Reverend Immanuel Pardeahtan Trujillo, Apostle, 82, died of congestive heart failure on June 24, 2010. He is survived by sons Billie, Veran and Will, daughters Bonney Lou, Tamara and Faith, many grandchildren and numerous members and visitors to the Peyote Way Church of God, who loved him.
Immanuel was born to an unwed teen mother and WW I veteran Apache father and was given up for adoption and raised as James Coyle in Phillipsburg, New Jersey. In 1942, at the age of sixteen he ran away from home and joined the Royal Merchant Marines. In 1944, he became a British Royal Marine to fight in WW II. He suffered a traumatic brain injury from a bomb blast on the North Sea island of Helgoland, which required facial reconstruction and a metal plate to replace a missing piece of skull.
He transferred into the United States Army Rangers where he served as a sergeant, training soldiers at Fort Ord, California. He discovered the crafts room in the military hospitals and began to focus his talents on artwork as a means to support himself that would also allow for spiritual expression.
Upon his honorable discharge, Immanuel followed a lead in his father’s will to find an uncle and two of his father’s closest friends in the Southwest. His father’s friends gave him his father’s Peyote medicine box and encouraged him to join the Native American Church.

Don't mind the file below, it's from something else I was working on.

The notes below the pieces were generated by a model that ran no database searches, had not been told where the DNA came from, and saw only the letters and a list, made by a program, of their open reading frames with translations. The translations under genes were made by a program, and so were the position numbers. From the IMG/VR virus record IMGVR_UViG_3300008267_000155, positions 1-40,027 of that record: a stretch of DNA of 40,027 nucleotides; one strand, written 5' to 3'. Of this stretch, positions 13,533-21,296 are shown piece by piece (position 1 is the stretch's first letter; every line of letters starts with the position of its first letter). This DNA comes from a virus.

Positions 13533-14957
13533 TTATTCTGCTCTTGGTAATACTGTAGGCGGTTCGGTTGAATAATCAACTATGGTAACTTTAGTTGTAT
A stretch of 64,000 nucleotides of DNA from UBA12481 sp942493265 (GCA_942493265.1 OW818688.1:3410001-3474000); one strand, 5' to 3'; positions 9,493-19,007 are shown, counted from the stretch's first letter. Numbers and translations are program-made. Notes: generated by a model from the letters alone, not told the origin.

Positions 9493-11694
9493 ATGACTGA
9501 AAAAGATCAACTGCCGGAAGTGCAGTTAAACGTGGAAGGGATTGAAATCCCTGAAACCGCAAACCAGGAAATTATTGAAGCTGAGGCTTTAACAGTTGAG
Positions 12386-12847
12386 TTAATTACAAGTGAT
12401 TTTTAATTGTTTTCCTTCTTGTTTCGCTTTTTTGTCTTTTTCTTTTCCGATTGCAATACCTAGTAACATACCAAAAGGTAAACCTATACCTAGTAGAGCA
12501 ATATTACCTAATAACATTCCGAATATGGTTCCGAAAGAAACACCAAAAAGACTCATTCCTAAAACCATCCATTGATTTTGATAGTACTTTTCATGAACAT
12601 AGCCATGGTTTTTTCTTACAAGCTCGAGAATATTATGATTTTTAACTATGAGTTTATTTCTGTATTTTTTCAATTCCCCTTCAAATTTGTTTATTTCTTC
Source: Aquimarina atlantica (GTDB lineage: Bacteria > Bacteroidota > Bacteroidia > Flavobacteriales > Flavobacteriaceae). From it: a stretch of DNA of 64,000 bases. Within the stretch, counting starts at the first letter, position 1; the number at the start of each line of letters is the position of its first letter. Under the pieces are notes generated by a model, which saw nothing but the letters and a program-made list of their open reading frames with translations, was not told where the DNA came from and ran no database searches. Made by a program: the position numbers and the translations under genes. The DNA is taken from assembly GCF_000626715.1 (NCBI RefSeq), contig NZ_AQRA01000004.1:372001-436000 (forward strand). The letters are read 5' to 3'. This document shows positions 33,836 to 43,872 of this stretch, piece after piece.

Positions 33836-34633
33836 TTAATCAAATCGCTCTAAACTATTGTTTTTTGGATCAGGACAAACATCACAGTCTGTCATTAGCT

Immanuel served as an officer within the Native American Church for ten years. He was tried and acquitted in Denver in 1966 for possession of the Holy Sacrament Peyote, a controlled substance. Legalizing all race Peyotism became his life work.
In the early 1970’s he signed a purchase agreement with two other couples on the Peaceful Valley Ranch, 160 acres of sacred land in the Aravaipa Valley, and founded the Church of Holy Light. He spent the next eight years conducting a drug rehabilitation program and securing the property for his vision of a Peyote-centered church. In 1978 he co-founded the Peyote Way Church of God with Rev. Anne Zapf and Rabbi Matthew S. Kent, and the three spent the next 15 years paying off the land and practicing the bona fide religious use of Peyote. Since his sailor years, he had been known as “Mana.” He founded “Mana Pottery,” which was later incorporated in 1984 to allow this cottage industry to survive him.
In 1986, Immanuel was again arrested in Globe, Arizona—charged with unlawful possession of Peyote but again acquitted. Immanuel’s constant refrain immortalized as Article of Faith #1 is ‘Peyote is a sacrament for all ‘no one church, race or government can “own” it.’
In 1994, his Peyote Way pottery was placed in the permanent collection at the Smithsonian Museum of the American Indian. His brilliant mind, focused good humor and not infrequent use of expletives to hammer home a point set people at ease and allowed them to receive the benefit of his unique world view.
Immanuel was a cat lover and supporter of animal charities including the Spay Neuter Hotline.
He will be sorely missed.
The memorial date was September 11, 2010, 1-5pm.
Visitors to his grave are welcome at the Peyote Way Church near Klondyke.